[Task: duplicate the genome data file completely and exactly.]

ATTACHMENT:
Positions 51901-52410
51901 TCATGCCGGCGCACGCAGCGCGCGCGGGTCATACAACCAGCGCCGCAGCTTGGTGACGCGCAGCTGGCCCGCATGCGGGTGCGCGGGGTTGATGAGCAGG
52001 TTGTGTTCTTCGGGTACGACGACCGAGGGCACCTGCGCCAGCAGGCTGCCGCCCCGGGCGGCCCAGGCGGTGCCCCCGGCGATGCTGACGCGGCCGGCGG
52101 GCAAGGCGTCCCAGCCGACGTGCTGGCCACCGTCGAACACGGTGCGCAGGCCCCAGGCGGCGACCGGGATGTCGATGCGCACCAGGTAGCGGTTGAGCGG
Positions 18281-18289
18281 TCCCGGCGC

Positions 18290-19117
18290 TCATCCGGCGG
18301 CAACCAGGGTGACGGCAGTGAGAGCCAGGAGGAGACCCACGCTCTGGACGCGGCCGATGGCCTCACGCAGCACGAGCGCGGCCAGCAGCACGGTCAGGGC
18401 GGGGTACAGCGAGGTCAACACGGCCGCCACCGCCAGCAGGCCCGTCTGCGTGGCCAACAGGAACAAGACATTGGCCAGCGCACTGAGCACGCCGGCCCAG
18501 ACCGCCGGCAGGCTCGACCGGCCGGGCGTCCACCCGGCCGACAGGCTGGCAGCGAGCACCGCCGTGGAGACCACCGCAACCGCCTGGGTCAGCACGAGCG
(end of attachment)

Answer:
Positions 51901-52410
51901 TCATGCCGGCGCACGCAGCGCGCGCGGGTCATACAACCAGCGCCGCAGCTTGGTGACGCGCAGCTGGCCCGCATGCGGGTGCGCGGGGTTGATGAGCAGG
52001 TTGTGTTCTTCGGGTACGACGACCGAGGGCACCTGCGCCAGCAGGCTGCCGCCCCGGGCGGCCCAGGCGGTGCCCCCGGCGATGCTGACGCGGCCGGCGG
52101 GCAAGGCGTCCCAGCCGACGTGCTGGCCACCGTCGAACACGGTGCGCAGGCCCCAGGCGGCGACCGGGATGTCGATGCGCACCAGGTAGCGGTTGAGCGG
Positions 18281-18289
18281 TCCCGGCGC

Positions 18290-19117
18290 TCATCCGGCGG
18301 CAACCAGGGTGACGGCAGTGAGAGCCAGGAGGAGACCCACGCTCTGGACGCGGCCGATGGCCTCACGCAGCACGAGCGCGGCCAGCAGCACGGTCAGGGC
18401 GGGGTACAGCGAGGTCAACACGGCCGCCACCGCCAGCAGGCCCGTCTGCGTGGCCAACAGGAACAAGACATTGGCCAGCGCACTGAGCACGCCGGCCCAG
18501 ACCGCCGGCAGGCTCGACCGGCCGGGCGTCCACCCGGCCGACAGGCTGGCAGCGAGCACCGCCGTGGAGACCACCGCAACCGCCTGGGTCAGCACGAGCG